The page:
But don't forgo the cuoppo, a paper cone filled with deep-fried foods like fried pizza, battered cod filets, crocché (potato croquettes) and more... desserts may include fried donut holes drizzled with chocolate, so save room for dolce!
Mangiafuoco has a separate gluten-free kitchen, a dedicated menu without wheat, and - most importantly - gluten-free beer on tap, a Rome rarity.
While waiting for the gluten-free pizza (thin crust or thicker Neapolitan-style) to land on your plate, you can enjoy classic appetizers made without gluten, like supplì, fried zucchini blossoms and croquettes.
Carnivores will also rejoice since the juicy steaks and other meats are fire-grilled on demand, so there really is something for everyone who wants to eat gluten free in Rome.
On Sundays from noon to 3 pm there's a completely gluten-free brunch spread.
Always crowded, especially on weekends, so reservations are highly recommended.
Millenium is one of Rome's oldest restaurants catering to gluten-free diners. Located in the Alessandrino suburbs, it offers an AiC-approved menu and attentive service.
The restaurant is equipped with a separate kitchen and wood-stoked pizza oven, so you can choose from various pastas, appetizers and pizzas, in addition to meat entrées and fabulous desserts.
Vegetarian and lactose-free options are also available, as well as great gluten-free beer.
An exclusively gluten-free bakery/bistro near the Pantheon, opened by 3 women, one of whom is gluten-intolerant.
Wheat-less bread is baked fresh daily, along with a wide variety of other baked goods.
This is a great spot for a proper sit-down lunch or a quick merenda (the sweet, mid-afternoon Italian snack) for those looking to eat gluten free in Rome.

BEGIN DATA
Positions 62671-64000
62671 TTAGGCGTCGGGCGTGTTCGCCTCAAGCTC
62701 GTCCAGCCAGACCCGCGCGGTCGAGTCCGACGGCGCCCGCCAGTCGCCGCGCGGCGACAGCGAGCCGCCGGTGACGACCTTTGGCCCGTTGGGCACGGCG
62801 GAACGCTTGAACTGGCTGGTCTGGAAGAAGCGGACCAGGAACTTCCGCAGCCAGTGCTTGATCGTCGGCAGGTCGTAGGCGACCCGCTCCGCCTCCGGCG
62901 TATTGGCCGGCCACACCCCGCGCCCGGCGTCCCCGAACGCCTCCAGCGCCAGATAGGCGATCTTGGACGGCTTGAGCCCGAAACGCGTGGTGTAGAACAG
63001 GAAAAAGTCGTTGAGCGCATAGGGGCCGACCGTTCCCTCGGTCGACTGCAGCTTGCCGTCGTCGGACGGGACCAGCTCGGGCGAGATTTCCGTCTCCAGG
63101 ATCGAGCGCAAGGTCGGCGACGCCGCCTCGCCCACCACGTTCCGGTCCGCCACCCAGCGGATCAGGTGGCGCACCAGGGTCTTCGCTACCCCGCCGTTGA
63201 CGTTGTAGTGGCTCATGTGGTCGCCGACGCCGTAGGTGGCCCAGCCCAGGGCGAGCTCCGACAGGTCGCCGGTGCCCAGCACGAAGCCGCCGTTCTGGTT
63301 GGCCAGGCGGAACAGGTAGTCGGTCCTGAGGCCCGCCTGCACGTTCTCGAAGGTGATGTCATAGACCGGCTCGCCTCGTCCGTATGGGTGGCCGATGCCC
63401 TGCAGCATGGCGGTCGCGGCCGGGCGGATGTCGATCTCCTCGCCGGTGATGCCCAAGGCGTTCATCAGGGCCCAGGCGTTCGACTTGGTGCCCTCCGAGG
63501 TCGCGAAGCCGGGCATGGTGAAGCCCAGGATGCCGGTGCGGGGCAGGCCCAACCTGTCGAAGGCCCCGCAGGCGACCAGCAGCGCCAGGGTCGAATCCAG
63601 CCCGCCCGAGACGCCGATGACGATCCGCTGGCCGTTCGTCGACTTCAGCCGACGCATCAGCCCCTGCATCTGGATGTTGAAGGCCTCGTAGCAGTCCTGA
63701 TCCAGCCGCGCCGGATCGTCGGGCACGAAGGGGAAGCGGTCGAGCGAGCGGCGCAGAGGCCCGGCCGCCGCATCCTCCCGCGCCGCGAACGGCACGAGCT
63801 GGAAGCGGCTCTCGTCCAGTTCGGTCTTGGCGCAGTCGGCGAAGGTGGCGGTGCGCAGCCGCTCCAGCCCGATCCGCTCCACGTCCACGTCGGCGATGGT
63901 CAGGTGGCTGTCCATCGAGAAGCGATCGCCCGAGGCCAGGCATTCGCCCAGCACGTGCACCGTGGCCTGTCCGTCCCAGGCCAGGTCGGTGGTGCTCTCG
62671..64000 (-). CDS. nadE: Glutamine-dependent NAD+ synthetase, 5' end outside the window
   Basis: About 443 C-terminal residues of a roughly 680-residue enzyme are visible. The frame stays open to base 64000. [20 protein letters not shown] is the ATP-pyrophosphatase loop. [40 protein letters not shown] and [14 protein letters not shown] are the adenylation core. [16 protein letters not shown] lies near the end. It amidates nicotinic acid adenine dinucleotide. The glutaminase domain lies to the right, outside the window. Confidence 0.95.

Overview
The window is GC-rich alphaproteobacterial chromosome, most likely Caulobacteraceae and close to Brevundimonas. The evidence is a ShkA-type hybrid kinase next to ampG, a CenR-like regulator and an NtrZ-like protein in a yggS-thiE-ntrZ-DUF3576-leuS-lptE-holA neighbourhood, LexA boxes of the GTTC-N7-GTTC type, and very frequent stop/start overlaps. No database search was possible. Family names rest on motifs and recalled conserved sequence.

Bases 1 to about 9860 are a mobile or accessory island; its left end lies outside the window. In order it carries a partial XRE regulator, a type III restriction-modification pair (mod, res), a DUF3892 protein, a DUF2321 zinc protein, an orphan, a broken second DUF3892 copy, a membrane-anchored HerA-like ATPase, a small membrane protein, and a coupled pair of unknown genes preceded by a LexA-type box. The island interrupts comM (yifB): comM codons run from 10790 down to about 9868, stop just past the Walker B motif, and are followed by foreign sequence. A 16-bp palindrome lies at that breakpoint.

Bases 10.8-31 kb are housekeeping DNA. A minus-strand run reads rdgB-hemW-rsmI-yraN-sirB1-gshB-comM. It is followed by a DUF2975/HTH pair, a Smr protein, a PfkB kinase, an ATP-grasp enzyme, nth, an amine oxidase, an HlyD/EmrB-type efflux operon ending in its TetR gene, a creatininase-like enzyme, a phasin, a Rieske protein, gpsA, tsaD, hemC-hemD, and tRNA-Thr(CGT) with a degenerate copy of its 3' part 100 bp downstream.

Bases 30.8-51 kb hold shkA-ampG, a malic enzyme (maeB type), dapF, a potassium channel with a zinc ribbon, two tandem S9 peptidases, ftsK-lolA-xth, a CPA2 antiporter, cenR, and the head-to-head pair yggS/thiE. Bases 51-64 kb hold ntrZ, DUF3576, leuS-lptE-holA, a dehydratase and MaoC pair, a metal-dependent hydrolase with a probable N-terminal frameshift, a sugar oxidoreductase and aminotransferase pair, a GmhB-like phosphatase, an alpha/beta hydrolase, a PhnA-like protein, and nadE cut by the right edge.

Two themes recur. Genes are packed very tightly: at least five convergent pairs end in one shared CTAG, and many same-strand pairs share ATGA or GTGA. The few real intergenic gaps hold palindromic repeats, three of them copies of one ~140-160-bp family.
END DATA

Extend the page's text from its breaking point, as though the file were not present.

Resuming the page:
Pantha Rei is a cozy little celiac-friendly retreat away from the hustle and bustle surrounding the Pantheon.
Almost everything on the menu can be ordered gluten-free, including pasta dishes, fritti (fried goodies) and pizza, actually among the best gluten-free pies in Rome.
The restaurant also boasts a vegetarian buffet with lots of grilled vegetables, salads, soups and cheeses.
Most of the pasta dishes and desserts on the menu of this restaurant can be made gluten-free, including the signature tiramisu, whose gluten-free ladyfingers are homemade by the owners. The gluten-free bread is also homemade daily and the team really do think about what it means to be gluten free in Rome.
Gluten-free pizzas are baked in the same oven as traditional pizzas.
However, when an order arrives for a gluten-free pizza, the oven is carefully cleaned according to AiC requirements.
On the pizza building counter the pizzaiolo only uses rice flour, never wheat flour.
All sauces and toppings are prepared without gluten.
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Il Piccolo Mondo is a historic and refined restaurant of the Dolce Vita days that offers traditional Roman dishes, fresh fish and meat with indoor and outdoor rooms, in business since 1954.
A number of dishes on the menu can be made without gluten, as well as vegan and vegetarian options.
Everything on the menu of this charming little restaurant a stone's throw from Piazza Navona is gluten-free.
The menu includes only dishes of traditional Veneto cuisine with a focus on risotto, using rice produced by the owners, the Melotti family - a great way to have a different gluten free in Rome experience.